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Renal Failure from Vitamin C after Transplantation

A 31-year-old woman with bilateral nephrectomy due to bleeding angiomyolipomas from tuberous sclerosis received a kidney transplant with good early graft function. Irreversible, oliguric renal allograft failure soon developed from widespread deposition of calcium oxalate crystals, involving 30% of tubules (Panels A and B, hematoxylin and eosin). The patient had abundant oxalate deposits in the skin (resembling tophaceous gout but without hyperuricemia) (Panels C and D); polarizing microscopy confirmed the presence of oxalate in a specimen from these deposits (Panel E).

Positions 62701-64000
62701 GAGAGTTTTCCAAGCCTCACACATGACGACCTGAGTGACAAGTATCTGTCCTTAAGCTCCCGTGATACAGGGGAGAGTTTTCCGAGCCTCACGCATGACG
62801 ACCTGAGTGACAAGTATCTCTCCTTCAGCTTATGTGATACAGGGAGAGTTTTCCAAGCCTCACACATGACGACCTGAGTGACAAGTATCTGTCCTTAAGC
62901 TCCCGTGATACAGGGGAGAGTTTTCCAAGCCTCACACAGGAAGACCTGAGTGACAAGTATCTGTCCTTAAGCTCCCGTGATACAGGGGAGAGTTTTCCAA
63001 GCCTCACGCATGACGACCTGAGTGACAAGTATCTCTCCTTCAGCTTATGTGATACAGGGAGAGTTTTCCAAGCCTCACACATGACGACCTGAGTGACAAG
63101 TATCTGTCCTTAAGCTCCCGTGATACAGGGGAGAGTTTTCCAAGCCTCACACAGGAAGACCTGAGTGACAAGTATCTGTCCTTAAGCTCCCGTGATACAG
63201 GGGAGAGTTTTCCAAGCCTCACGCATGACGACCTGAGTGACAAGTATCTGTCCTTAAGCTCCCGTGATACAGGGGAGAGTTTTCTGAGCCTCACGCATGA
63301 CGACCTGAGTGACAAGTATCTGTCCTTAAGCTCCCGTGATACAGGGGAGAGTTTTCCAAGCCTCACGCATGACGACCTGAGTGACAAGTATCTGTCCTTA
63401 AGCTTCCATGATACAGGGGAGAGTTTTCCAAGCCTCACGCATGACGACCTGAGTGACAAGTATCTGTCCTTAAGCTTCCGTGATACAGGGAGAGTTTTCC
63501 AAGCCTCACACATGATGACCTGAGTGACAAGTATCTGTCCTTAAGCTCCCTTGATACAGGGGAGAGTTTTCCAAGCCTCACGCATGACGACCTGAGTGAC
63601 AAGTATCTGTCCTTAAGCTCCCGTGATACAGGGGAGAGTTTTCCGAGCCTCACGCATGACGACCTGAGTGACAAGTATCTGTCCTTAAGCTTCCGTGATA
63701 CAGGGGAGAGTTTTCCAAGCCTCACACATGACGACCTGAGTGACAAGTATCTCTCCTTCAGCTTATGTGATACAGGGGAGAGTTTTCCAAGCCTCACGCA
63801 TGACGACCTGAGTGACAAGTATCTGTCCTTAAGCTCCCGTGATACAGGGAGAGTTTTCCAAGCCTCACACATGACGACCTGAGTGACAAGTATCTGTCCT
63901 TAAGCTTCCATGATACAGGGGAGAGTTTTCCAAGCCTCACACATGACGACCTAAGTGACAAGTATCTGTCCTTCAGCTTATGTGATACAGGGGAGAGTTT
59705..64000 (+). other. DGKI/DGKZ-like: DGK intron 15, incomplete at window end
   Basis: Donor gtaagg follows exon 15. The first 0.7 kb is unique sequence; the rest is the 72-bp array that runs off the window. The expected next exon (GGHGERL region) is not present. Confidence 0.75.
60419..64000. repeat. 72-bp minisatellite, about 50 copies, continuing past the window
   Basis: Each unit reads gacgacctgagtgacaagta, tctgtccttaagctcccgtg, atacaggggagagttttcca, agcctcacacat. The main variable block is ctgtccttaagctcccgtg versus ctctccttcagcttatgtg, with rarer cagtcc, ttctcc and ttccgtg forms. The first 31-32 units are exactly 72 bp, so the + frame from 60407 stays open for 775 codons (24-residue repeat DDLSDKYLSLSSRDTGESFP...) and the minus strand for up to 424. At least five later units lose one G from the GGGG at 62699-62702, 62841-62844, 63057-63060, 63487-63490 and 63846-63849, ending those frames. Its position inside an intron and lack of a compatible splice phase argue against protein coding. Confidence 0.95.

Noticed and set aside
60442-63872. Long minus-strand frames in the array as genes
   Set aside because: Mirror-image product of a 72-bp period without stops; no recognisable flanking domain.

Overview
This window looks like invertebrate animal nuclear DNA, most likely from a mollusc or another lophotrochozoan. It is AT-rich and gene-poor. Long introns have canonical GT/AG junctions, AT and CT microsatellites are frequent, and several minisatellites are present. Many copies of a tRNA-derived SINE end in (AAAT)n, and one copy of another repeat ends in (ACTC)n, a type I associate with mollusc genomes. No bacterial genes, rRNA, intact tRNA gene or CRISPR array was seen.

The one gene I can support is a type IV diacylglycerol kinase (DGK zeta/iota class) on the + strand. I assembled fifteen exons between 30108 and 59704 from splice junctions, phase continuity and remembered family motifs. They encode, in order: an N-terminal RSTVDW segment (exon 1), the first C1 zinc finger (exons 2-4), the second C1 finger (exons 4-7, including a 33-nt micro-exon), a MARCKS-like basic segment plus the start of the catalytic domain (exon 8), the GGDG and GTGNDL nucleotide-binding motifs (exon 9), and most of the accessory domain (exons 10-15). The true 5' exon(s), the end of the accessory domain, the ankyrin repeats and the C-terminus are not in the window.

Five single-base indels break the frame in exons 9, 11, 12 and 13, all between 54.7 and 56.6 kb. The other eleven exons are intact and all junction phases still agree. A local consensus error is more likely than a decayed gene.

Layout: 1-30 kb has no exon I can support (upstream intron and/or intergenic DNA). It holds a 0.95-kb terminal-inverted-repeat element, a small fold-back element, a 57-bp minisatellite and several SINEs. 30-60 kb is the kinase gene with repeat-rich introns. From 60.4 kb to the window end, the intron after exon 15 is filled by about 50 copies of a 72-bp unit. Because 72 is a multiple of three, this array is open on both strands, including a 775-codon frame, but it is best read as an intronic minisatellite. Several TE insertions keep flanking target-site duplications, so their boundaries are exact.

She had a plasma oxalate level of 62 µmol per liter (normal value, <2) and a history of self-medication with vitamin C (2 g per day for 3 years while on dialysis). A diagnosis of secondary oxalosis was established. Excess ascorbate is normally excreted harmlessly in the urine, but in patients with renal failure, it is retained and converted to insoluble oxalate and can accumulate in multiple organs. High-dose vitamin C therapy should be avoided in patients with renal failure.

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